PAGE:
- They have an impact on India's climate.
- During the winter, the westerly jet stream dominates the North Indian Plains, while the easterly jet stream steers the tropical depression over India. These depressions have a significant impact on the pattern of monsoon rainfall distribution in the subcontinent. The most rain falls along the path of these depressions.
9. Distance from the Sea:
- The interiors of India have an extreme or continental climate, whereas coastal areas have an equable or maritime climate.
- The effect of land breeze and sea breeze caused by the differential rate of heating and cooling of land and sea is responsible for coastal climate being moderate.
- The Western Ghats in the Peninsula prevent such benefits from being carried far inwards by the winds. As a result, the sea's moderating influence is limited to coastal areas.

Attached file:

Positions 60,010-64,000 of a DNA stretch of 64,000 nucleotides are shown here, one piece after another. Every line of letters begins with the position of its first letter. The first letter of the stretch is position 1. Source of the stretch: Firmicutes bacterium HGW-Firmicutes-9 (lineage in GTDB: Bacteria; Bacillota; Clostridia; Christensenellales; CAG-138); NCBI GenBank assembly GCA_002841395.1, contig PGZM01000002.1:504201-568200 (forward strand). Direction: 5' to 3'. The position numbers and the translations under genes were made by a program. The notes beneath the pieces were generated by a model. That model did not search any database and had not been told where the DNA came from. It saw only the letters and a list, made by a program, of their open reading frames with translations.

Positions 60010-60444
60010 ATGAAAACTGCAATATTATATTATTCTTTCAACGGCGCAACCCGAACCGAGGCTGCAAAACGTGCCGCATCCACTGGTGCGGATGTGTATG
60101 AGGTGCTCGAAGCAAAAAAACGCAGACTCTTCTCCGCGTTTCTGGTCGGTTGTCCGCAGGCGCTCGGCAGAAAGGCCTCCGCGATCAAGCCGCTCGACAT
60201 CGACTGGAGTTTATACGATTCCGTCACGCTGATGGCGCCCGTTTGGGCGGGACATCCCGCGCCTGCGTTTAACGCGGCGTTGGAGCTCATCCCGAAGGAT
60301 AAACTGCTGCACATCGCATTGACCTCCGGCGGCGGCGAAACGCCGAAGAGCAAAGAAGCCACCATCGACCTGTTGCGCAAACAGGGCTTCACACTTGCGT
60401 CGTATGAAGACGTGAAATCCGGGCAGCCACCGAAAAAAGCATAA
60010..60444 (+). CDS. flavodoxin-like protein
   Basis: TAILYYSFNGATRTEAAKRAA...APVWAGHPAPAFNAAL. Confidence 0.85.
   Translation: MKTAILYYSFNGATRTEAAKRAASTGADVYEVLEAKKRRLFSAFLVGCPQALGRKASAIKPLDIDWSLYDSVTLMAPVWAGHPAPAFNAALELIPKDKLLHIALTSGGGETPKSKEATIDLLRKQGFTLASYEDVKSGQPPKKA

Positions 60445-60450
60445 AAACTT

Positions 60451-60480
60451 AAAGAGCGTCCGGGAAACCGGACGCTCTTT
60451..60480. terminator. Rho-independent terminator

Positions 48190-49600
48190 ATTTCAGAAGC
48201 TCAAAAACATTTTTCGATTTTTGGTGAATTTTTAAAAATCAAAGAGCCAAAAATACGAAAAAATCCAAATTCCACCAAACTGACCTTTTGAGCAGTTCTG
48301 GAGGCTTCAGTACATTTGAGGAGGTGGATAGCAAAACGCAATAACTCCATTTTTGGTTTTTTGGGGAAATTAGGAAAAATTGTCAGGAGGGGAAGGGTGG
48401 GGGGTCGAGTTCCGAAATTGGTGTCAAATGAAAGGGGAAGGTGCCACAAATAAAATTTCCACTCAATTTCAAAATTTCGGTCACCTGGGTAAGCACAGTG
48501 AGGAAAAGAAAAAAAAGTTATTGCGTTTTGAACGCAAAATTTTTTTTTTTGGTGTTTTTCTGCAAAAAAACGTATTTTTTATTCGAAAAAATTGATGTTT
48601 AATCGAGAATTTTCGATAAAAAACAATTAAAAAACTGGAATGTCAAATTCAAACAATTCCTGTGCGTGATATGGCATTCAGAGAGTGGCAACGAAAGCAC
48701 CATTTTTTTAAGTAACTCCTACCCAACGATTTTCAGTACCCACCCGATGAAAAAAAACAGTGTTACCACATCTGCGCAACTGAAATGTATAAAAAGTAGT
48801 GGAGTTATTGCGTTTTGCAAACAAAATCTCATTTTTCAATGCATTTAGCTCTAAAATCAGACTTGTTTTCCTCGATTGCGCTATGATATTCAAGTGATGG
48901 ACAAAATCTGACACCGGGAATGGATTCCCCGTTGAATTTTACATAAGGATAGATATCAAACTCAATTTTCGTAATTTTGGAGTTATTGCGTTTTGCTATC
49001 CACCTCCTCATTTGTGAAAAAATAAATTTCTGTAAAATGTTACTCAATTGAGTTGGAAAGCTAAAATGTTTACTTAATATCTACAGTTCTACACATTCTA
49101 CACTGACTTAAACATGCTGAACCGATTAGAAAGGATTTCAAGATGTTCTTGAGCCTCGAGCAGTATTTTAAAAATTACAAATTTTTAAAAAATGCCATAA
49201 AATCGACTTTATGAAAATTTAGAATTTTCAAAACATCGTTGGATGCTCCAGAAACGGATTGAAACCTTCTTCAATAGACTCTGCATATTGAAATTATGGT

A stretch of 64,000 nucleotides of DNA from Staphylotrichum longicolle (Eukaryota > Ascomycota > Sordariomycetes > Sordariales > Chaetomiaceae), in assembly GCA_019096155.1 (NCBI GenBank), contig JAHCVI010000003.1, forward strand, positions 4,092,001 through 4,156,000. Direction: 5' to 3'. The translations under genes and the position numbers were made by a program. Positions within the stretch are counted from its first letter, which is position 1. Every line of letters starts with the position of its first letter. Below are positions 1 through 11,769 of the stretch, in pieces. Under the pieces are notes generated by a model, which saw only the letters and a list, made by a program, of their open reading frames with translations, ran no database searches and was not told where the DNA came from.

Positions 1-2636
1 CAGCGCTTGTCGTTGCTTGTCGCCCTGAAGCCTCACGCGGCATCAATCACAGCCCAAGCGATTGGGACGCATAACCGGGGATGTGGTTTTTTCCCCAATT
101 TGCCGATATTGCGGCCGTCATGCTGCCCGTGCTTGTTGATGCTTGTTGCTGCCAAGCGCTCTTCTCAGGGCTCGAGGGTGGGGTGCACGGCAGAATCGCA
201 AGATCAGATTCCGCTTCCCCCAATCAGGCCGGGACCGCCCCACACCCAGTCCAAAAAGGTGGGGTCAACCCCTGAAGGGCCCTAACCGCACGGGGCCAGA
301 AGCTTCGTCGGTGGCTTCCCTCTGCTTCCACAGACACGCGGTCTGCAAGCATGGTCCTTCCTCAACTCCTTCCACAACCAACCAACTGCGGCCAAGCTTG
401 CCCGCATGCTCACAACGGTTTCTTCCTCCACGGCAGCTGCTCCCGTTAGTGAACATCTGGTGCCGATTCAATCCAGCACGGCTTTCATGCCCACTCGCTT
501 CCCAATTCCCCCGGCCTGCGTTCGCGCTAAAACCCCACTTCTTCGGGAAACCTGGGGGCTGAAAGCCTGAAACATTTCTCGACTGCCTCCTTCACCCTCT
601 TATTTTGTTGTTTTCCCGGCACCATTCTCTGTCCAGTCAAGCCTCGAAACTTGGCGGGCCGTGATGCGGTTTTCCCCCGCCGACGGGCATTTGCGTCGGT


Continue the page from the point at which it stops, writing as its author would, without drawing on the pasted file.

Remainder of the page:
10. El-Nino Effect
- El-Nino is a warm ocean current that occasionally appears off the coast of Peru in South America in December. It raises sea surface temperatures affects the movement of monsoon winds in the Indian Ocean, and causes a weak drought-like situation in the Indian subcontinent.
Do you know?
Find out the temperature of Ooty (2240m) when it is 35°C in Chennai (6.7m)
Given: Temperature in Chennai having elevation of 6.7 m = 35 degree celcius
Elevation of Ooty = 2240 m
To Find: Temperature of Ooty.
Solution: The temperature of Ooty can be found out by using Normal Lapse Rate (NLR). According to the Normal Lapse Rate, the temperature of the earth atmosphere decreases 6.5 degree celcius with every 1000 m altitude.
Altitude difference between Ooty and Chennai = 2240 - 6.7 = 2233.3 m = 2.2333 Km
Hence, the temperature drop will be 2.233 * 6.5 = 14.51 degree celcius.
Therefore, temperature at Ooty will be = 35 - 14.51 = 20.49 degree celcius.
Related QuestionsVIEW ALL 
What is the name given to the climate of India? Mention any two factors responsible for such a type of climate.
Name the state in India through which the standard meridian of India and the Tropic of Cancer pass covering the longest distance.
At a place like Bhopal one can see the midday sun exactly over head twice a year, while at vidisha, only a few kilometre north of it, one is not able to do so even once. Give the reason briefly.